What's The Habitat Of A Archaebacteria?


5 Answers

Fangju Fangju Profile
Fangju Fangju answered
Many archaea are living in extreme environments. Some live at very high
temperature (often 100 ℃ above) under the seabed such as geysers or black
chimney. Others live in very cold environments or high salt, acid or alkaline
water. However, archaea are also some neutrophils, and able to marshes, waste
water and soil were found. Many methanogenic archaea survive the digestive tract
in animals such as ruminants, termites, or human. Archaea are usually harmless
to other organisms, and the unknown are pathogenic Archaea.
Nisha Fernandes Profile
Nisha Fernandes answered
Archaebacteria are a large category of living organisms. They are more commonly known as Archaea. Initially they were found in extreme environments but are now found sporadically in all kinds of habitat.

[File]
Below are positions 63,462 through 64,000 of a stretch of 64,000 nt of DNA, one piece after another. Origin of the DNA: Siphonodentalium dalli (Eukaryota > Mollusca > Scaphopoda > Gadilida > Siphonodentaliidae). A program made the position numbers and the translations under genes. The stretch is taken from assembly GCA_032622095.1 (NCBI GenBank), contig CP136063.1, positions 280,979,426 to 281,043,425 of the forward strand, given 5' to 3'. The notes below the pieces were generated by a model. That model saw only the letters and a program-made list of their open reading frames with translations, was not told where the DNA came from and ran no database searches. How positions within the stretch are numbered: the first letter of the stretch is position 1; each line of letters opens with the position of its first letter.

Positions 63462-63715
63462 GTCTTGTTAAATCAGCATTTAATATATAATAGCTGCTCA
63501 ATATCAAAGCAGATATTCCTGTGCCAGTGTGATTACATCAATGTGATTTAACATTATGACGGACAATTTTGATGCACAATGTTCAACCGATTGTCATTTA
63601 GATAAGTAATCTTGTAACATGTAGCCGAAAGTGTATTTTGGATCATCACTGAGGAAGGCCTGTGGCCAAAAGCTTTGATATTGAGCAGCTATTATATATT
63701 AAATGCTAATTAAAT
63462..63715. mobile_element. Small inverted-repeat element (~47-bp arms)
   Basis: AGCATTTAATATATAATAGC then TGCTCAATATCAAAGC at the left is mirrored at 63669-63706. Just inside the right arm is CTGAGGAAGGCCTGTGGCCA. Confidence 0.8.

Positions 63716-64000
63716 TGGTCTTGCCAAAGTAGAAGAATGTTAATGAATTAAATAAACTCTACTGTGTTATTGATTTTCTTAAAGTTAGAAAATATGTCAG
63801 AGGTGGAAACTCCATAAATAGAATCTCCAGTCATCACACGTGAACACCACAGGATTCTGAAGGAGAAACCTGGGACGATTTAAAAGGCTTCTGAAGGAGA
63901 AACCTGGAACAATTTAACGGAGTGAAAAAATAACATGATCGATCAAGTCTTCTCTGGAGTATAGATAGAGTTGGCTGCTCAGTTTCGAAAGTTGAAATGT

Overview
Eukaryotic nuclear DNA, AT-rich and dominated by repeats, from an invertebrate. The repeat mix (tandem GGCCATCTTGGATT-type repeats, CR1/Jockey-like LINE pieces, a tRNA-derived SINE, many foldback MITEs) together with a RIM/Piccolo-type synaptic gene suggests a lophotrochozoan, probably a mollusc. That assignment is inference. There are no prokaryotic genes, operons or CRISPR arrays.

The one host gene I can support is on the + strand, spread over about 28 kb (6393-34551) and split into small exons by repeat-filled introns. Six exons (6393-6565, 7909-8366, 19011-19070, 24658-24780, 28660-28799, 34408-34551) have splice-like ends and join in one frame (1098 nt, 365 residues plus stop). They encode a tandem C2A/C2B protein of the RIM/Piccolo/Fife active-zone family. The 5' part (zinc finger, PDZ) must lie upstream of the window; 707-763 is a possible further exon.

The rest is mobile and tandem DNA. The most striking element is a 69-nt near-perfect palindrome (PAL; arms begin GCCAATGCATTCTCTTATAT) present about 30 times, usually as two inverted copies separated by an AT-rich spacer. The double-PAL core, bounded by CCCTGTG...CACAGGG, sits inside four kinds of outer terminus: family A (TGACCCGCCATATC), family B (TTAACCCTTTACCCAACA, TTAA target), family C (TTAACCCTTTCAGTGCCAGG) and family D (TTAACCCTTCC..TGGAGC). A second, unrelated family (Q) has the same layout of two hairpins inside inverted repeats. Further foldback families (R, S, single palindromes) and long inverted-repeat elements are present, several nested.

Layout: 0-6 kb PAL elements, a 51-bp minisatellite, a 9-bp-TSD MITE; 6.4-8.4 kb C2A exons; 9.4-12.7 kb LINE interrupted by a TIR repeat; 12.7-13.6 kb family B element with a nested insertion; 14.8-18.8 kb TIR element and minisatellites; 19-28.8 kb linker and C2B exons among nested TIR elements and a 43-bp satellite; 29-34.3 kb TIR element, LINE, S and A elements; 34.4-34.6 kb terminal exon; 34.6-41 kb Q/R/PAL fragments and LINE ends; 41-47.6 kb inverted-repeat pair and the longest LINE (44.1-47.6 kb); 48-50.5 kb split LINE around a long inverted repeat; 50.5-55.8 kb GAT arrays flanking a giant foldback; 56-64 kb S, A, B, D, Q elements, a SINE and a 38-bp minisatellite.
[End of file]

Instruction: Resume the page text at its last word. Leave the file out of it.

Archaebacteria are often of the extremophile variety. They can not only survive but actually thrive at extremely high temperatures, sometimes even higher than 100°C. This is why they are frequently found in black smokers and geysers, which have relatively high temperatures. For example geysers at Yellowstone National Park in America house some archaeans. Some archaeans are found in extremely cold habitats in alkaline, acidic and highly saline water.

Archaeans can be divided in to three categories depending on the habitat in which they thrive- namely thermophiles, methanogens and halophiles. Halophiles thrive in very saline environments. Methanogens thrive in anaerobic habitats and thermophiles prefer places which have extremely high temperatures.
Anonymous Profile
Anonymous answered
In extreme climates

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